Winter Camera Care Tips
The cold winter months are a time of solitude and peace.
And an endless source of photographic inspiration.
But before you head outdoors, there are a few things you need to know about caring for your camera during the cold, bitter winter months.
Winter Camera Care Tips
Extend the life of your camera and protect your hefty investment by implementing these winter camera care tips:
Keep your camera dry when shooting outdoors. When shooting on wet or snowy days, use a camera sleeve or plastic bag covering with a built-in lens opening that shields your camera from the elements. Carry a soft, absorbent, lint-free cloth at all times and immediately use it to dry any water that might get on your camera or lens.
Keep your camera under your coat when not in use to prevent the shutter lubricant from freezing.
Carry extra batteries and keep them warm at all times. Nothing will drain your camera battery quite like the cold winter air. It’s a good idea to keep spare batteries on hand. Store them in a warm pocket close to your body. Extend the life of your batteries by swapping them out before they’ve completely drained.
Never place your camera bag, lenses or camera on an icy surface. The cold air could freeze any moisture that may have accumulated in your camera and cause permanent damage.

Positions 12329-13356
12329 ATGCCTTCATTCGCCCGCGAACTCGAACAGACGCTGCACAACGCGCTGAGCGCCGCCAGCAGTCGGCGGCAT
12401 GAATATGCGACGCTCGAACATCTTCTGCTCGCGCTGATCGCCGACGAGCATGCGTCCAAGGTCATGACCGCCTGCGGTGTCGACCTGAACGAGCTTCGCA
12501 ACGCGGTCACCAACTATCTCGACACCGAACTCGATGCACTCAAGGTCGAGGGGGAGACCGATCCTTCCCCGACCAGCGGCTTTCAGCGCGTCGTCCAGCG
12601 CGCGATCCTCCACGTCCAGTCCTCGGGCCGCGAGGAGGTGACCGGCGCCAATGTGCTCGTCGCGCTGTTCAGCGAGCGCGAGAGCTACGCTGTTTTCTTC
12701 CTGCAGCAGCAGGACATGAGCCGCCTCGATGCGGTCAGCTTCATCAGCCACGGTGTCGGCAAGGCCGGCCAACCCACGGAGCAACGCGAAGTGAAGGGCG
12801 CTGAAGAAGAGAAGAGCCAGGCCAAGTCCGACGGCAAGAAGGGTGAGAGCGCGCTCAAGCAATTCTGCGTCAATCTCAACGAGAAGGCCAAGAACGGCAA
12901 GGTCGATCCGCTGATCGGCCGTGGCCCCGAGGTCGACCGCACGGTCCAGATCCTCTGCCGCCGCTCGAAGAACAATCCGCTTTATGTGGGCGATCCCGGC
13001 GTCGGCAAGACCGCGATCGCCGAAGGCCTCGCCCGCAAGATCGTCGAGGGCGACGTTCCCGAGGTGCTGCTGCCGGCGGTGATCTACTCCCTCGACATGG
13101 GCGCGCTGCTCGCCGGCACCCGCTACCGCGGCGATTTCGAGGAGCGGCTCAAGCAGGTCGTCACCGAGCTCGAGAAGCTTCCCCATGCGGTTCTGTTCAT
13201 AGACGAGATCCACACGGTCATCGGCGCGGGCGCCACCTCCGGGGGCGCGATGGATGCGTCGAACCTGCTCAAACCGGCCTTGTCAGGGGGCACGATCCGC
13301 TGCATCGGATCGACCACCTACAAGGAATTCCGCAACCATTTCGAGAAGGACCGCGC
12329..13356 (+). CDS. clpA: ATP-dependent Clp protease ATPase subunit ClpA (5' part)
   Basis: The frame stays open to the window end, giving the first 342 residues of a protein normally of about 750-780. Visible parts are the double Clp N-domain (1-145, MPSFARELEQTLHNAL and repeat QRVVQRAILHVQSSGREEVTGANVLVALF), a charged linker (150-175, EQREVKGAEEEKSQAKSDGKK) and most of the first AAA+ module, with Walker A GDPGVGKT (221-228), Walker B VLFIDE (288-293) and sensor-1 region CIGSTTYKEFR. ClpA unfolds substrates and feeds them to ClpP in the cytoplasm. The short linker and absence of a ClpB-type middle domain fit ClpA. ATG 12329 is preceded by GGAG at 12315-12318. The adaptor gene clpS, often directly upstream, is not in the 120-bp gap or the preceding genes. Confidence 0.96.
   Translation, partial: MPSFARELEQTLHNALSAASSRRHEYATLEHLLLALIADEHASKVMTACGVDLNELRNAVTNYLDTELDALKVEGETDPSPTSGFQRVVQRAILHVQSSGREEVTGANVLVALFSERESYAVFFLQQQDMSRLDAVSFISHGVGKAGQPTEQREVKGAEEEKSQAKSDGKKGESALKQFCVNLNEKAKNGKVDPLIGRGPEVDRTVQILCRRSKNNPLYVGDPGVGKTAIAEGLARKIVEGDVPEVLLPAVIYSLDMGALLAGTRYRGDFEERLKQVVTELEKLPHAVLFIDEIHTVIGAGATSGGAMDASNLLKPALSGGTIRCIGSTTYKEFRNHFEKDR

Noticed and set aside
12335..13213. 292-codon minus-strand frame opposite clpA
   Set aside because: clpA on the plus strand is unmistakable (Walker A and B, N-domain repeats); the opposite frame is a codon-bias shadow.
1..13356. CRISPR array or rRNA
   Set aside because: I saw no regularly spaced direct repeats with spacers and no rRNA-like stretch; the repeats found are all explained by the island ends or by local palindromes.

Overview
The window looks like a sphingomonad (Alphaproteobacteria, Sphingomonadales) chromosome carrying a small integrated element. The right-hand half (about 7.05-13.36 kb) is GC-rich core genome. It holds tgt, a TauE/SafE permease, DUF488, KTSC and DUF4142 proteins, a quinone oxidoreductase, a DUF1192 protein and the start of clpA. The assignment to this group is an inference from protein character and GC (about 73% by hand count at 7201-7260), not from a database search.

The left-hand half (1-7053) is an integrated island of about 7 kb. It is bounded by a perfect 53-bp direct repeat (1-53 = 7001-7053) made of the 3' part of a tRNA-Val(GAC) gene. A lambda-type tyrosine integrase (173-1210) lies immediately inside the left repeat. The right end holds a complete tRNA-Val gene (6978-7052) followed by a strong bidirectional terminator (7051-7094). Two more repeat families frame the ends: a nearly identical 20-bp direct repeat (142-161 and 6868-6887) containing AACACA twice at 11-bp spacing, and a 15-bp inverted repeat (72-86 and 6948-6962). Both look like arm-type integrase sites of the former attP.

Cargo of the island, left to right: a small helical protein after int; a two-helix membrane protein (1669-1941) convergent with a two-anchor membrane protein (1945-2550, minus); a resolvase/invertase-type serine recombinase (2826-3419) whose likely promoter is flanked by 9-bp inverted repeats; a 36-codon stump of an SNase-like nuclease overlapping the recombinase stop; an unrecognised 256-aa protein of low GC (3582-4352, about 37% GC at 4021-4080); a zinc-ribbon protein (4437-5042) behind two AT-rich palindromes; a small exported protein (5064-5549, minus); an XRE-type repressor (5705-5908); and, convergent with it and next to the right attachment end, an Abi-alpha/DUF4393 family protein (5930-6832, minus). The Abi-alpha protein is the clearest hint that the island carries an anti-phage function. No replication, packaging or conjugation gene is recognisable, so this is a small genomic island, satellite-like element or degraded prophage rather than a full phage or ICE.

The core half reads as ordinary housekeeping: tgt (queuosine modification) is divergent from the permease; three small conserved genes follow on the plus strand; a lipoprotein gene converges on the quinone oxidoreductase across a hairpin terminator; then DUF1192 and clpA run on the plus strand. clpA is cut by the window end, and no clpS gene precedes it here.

Invest in an insulated bag. Thickly padded insulated bags are worth the investment as they’re designed to protect your camera and gear from the harsh effects of extreme temperatures.
Take care when opening plastic compartment doors. Plastic becomes brittle and easily breaks in extreme cold temperatures.
Last but not least…
Take preventative measures to avoid condensation when bringing your camera and lenses in from the cold outdoors. When bringing your camera in from the cold outdoors, you run the risk of condensation forming on the inner mechanisms and electrical components. To avoid condensation, you have a few options:
1. Place your camera in an air tight plastic bag before going indoors. Condensation will form on the outside of the plastic bag instead of forming on the inner and outer parts of your camera. Allow your camera to sit in the plastic bag for several hours as it gradually warms to room temperature.
2. Keep your camera in a camera bag or leave on a cold window sill in an unheated room.Use silica gel dessicant packs or bags of rice to wick moisture from the air and allow a few hours for your camera to gradually warm to room temperature.
Protecting your camera from the harsh winter elements is so very simple to do. Just take a little time out to take preventative measures, throw on a coat and get out there and shoot.